I Work Best Under Pressure – Really?

If you have a big project due in two weeks, do you think about it for 1 ½ weeks, and then rush to finish it on time? How’s that working for you? Are you approaching most tasks with anxiety, fear, too much thought, and then racing to the finish line? We tell others, as well as ourselves, “I work well under pressure”? Maybe this is another way of saying we procrastinate or are afraid. This is pressure we often create for ourselves.

Remember, busy looks important. Malcolm Gladwell cites research that indicates we believe ourselves to be more important than any other previous generation. Looking important seems to matter, even if we are spinning our wheels in the sand, or chasing bugs instead of lions.

“If we don’t have time to do it right the first time, how can we find time to do it again 2-3 more times?”  ~ John Wooden

If we ‘work well under pressure’ on the small unimportant tasks, we may do the same with important tasks. We end up pushing everything into urgency. So we become 80% urgent and 20% escape or collapse. This is a recipe for disaster.

“The formula for success and a nervous breakdown are the same.” ~ Jim Loehr

We delay planning a kids party, a vacation, doing our taxes, or completing expense reports until near the due date and now an important event is  suddenly highly urgent. And since it’s urgent, we become frantic to complete the task and we rush, concerned we are missing key elements, squeezing in on other critical events, and winding up unhappy with our shoddy work. Mark Twain said, and Brian Tracy made famous the phrase, “Eat a Frog every morning.” This means starting your day with your most awful task when you are freshest; then everything you do the rest of the day, will seem better if you start your day by eating a frog.  

How do we eat an elephant? One bite at a time! John Grisham was a lawyer in Chicago before launching his very successful writing career. He decided to dedicate 15 minutes every morning and evening on his train ride to and from the city each day, to writing. He wrote the bestseller “A Time to Kill” in just 10 months. A new career was born. He chunked the big book project into small manageable bites.

By chunking our important projects into smaller determined bites, we have a chance to get our life back. We need to dedicate small parts of every day leading up to an important deadline to actually doing work on that event. Here are 7 ways to effectively minimize the pressure:

1. Visualize the result you want  

Is it the important sale, the buy-in from your boss, or getting that new job?

  • What does “good look like” for your key project?
  • Who will be most appreciative of your effort and what will they say?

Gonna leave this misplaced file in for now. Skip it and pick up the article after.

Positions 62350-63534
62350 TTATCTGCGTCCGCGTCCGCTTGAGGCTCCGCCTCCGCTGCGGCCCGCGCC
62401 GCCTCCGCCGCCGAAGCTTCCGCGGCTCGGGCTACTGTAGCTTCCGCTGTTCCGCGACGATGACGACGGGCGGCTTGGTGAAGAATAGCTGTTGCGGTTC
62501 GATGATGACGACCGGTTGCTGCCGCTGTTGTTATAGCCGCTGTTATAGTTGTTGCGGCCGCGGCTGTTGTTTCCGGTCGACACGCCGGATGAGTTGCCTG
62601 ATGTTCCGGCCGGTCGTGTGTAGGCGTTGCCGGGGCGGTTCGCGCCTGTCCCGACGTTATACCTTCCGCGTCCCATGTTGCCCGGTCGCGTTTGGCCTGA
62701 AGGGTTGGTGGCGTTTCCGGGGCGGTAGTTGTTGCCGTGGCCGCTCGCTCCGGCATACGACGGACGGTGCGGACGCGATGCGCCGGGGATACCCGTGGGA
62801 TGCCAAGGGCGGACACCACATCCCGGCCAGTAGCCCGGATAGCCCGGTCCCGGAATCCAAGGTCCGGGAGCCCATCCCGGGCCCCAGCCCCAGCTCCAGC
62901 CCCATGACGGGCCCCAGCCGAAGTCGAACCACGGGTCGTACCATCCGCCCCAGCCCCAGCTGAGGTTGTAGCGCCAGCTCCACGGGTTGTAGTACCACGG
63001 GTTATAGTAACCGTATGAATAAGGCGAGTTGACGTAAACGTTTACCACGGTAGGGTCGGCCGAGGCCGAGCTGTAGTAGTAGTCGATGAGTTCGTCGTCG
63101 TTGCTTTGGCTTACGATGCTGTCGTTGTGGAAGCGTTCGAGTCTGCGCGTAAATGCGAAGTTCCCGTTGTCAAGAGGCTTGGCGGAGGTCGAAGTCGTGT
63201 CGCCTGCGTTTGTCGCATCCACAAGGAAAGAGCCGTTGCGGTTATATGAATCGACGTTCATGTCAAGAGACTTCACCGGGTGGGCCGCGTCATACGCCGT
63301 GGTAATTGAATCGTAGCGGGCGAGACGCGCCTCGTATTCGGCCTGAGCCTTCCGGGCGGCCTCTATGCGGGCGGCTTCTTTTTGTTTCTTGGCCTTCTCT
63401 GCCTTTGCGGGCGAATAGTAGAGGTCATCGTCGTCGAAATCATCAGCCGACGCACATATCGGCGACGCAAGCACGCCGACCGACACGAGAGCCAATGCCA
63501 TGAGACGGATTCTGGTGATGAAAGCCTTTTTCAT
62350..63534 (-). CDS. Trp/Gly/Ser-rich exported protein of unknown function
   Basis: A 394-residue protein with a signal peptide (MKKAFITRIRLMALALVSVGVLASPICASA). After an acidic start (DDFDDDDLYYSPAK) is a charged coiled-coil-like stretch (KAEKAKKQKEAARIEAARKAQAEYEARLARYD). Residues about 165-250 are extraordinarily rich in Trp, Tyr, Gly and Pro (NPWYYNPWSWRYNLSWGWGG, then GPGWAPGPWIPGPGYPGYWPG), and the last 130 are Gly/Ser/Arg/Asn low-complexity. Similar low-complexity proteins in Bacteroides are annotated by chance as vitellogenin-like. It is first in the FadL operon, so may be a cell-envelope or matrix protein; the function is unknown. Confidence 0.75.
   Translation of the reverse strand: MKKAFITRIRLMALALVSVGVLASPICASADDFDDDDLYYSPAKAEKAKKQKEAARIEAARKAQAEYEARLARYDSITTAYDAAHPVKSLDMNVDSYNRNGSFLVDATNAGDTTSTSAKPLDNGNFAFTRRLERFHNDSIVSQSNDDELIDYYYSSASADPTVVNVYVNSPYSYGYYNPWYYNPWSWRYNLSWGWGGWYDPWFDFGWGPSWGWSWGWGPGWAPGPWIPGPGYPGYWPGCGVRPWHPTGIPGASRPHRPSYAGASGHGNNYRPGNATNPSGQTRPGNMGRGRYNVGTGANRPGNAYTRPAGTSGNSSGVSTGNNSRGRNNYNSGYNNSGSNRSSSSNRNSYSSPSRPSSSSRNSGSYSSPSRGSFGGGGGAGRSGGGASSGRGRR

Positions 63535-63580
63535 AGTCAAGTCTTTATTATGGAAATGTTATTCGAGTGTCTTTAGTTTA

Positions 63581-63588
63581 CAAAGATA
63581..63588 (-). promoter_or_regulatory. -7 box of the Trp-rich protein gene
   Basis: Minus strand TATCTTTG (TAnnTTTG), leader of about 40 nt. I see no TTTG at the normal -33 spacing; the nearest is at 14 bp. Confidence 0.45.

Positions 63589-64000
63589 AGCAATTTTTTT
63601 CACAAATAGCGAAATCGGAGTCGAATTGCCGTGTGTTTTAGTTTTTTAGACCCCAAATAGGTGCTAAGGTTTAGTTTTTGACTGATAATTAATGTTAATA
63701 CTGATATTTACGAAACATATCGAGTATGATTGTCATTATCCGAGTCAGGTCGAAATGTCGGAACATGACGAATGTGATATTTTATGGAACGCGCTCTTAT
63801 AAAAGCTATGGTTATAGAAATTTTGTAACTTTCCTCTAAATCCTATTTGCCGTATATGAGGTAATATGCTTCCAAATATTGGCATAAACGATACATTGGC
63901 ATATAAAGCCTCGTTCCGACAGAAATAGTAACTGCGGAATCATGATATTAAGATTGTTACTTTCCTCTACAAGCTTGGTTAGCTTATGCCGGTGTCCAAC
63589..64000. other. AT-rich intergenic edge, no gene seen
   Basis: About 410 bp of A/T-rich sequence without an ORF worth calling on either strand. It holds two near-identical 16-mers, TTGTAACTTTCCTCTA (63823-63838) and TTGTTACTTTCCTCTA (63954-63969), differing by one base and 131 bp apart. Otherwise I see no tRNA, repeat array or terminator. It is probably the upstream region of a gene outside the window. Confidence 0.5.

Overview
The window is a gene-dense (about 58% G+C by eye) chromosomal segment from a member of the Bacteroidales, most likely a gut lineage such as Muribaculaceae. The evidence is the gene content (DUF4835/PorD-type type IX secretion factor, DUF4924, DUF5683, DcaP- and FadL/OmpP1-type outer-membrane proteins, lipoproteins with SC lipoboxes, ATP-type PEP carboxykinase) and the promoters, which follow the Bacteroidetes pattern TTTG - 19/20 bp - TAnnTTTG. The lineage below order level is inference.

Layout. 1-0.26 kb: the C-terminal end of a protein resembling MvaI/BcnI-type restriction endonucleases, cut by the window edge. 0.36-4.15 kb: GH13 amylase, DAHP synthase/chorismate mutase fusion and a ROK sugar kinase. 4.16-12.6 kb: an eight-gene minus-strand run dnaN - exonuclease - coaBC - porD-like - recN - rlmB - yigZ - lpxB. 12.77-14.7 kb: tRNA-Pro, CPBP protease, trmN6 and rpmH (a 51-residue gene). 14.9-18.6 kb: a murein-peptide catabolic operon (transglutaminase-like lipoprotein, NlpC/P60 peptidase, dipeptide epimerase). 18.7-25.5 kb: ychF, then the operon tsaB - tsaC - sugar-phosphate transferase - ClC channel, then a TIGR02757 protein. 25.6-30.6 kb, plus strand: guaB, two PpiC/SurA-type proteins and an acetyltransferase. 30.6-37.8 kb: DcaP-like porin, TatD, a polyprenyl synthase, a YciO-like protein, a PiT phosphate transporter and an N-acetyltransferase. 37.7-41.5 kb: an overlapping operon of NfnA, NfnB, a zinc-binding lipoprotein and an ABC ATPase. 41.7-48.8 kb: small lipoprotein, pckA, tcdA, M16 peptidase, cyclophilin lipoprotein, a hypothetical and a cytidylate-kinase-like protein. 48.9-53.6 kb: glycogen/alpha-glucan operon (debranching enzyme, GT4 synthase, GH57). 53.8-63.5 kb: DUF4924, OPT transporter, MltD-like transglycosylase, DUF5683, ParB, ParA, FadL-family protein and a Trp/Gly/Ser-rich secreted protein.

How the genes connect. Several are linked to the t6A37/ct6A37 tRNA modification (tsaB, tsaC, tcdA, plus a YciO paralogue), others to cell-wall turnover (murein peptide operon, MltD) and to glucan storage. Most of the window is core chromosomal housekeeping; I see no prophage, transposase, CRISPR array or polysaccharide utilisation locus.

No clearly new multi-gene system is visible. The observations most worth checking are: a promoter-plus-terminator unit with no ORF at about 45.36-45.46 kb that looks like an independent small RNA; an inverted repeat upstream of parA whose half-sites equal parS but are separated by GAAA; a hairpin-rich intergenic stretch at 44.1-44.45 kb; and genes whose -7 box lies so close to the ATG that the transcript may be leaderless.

• What specific accolade or compliment do you want for your excellent outcome?
  • How will having this success improve other aspects of your life?
  • Why am I really excited or determined to do a great job on this task?

2. Compliment yourself first

Shawn Achor, author of The Happiness Advantage, talks often of the powerful results that can be accomplished with positive thought. Try writing down the 3 things you are grateful for and appreciate about yourself in each daily activity – no matter how small – to build positive daily momentum.

3. Be specific

What can I do daily?

  • Look at your end-goal and work backwards to pinpoint the very specific activities needed to achieve that goal
  • Maybe it is as simple as a single phone call, developing one slide, or analyzing one resource but physically doing something toward your goal i.e. something you can do each day, and it might only take 30 minutes

4. Choose your location

Where are you when you are most creative?

  • Maybe you get great ideas when you are sleeping – rest and recovery are vital to eliminate the toxins that build up in our system, and these toxins prevent our best thinking. If you do get great ideas after hour rest, keep a notepad bedside.
  • Maybe it’s when you are showering or running – movement can lead to better thinking. The key is to move and really think about your project in small pieces.
  • Creative thinking is rarely achieved while playing on your iphone, ipad, or sitting at your computer.

5. Disconnect to connect

Project success is doing less, and thinking clearly – while we are less distracted. I know many families who are disconnecting from technology during dinner and other times, to allow their brains to explore new thought and connect to the present moment.  The key to focusing on the big project, is stopping the distractions getting in our way. Find a quiet place, take a walk, or write in a notepad – the act of writing will create some pause and develop better ideas as you write.

6. Stop complaining

Complaining takes time, and this is time we don’t have when we are under pressure to complete key tasks! John Maxwell said, “Worry is the misuse of imagination” and complaining may be an outgrowth of our fears. I have heard people refer to fear as paralyzing, and if our project deadline is scary, the pressure mounts. Take inventory of the things you are grateful for and the gift you are in another person’s life and perhaps that will bring clarity and allow you to refocus.  

If the task is too big, you only have only 2 options:  

  1. Quit
  2. Get Help ~ John Maxwell

7. Find a colleague

You may have people in your midst who are more capable of achieving results and enjoying parts of the project with which you are struggling. Ask for their advice. They can proofread your work, or ask you questions you may get from your boss or spouse. A trusted confidante, coach, or mentor can help you get work done, or check your progress. Even when we exercise, our best results are when we workout with a friend or personal trainer. Find the same kind of support for your business project, and pressure fades.

Beware the barrenness of a busy life. ~ Socrates

Jim

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